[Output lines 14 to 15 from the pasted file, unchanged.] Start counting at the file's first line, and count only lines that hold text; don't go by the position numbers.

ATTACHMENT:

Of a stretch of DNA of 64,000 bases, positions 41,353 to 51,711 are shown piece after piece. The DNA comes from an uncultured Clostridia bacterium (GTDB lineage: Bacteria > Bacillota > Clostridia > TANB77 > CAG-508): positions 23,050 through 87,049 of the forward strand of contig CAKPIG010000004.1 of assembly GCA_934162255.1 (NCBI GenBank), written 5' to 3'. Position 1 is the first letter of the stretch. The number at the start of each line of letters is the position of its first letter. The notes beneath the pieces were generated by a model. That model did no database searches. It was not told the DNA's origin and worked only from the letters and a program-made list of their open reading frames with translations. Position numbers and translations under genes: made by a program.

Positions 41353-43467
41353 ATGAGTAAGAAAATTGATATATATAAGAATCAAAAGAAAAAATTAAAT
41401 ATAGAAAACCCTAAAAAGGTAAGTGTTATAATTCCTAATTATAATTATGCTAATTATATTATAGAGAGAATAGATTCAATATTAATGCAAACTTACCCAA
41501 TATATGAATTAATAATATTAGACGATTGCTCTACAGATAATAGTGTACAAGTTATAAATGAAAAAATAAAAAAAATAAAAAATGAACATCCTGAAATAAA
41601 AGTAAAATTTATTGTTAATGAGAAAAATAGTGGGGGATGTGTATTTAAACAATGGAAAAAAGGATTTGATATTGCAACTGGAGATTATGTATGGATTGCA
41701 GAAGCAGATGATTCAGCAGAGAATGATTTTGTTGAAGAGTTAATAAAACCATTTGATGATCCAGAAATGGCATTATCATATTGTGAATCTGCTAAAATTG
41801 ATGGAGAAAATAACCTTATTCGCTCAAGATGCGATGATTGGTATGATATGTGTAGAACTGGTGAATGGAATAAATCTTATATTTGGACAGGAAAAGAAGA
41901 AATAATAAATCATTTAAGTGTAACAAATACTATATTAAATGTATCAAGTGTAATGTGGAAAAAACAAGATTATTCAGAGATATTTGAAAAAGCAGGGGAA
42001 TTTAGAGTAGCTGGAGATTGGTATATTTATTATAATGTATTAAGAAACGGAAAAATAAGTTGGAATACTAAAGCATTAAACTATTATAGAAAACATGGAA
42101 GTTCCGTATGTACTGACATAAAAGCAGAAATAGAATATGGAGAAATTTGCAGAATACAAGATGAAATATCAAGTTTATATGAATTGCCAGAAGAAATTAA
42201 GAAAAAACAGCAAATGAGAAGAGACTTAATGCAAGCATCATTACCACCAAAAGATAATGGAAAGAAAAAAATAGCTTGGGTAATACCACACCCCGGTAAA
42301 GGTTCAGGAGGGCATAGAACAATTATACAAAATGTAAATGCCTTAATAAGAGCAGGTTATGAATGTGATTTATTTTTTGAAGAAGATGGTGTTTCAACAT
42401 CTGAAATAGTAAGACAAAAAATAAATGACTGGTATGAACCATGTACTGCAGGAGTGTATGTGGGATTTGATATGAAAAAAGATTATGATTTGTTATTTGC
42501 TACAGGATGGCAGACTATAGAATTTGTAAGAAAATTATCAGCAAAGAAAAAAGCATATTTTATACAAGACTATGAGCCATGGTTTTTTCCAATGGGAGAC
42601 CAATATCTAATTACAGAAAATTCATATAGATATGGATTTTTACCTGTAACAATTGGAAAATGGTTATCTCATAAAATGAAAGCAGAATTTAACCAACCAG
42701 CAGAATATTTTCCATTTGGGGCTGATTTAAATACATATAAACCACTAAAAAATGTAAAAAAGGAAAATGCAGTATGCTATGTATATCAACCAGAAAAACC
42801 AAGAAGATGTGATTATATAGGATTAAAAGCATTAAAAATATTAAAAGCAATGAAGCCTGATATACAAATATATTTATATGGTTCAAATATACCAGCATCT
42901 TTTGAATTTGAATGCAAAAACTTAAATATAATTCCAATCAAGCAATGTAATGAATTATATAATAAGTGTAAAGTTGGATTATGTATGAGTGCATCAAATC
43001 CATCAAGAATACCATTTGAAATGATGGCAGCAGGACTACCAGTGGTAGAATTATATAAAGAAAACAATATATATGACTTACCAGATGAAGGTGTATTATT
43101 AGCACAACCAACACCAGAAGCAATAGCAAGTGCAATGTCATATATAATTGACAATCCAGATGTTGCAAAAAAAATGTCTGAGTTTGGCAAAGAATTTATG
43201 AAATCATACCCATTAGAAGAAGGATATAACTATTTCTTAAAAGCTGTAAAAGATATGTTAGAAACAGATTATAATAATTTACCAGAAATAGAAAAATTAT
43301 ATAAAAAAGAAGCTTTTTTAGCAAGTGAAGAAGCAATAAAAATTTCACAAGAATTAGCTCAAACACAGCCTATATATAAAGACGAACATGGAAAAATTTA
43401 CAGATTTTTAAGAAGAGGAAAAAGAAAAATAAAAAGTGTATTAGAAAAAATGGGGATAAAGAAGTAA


42401 CTGAAATAGTAAGACAAAAAATAAATGACTGGTATGAACCATGTACTGCAGGAGTGTATGTGGGATTTGATATGAAAAAAGATTATGATTTGTTATTTGC
42501 TACAGGATGGCAGACTATAGAATTTGTAAGAAAATTATCAGCAAAGAAAAAAGCATATTTTATACAAGACTATGAGCCATGGTTTTTTCCAATGGGAGAC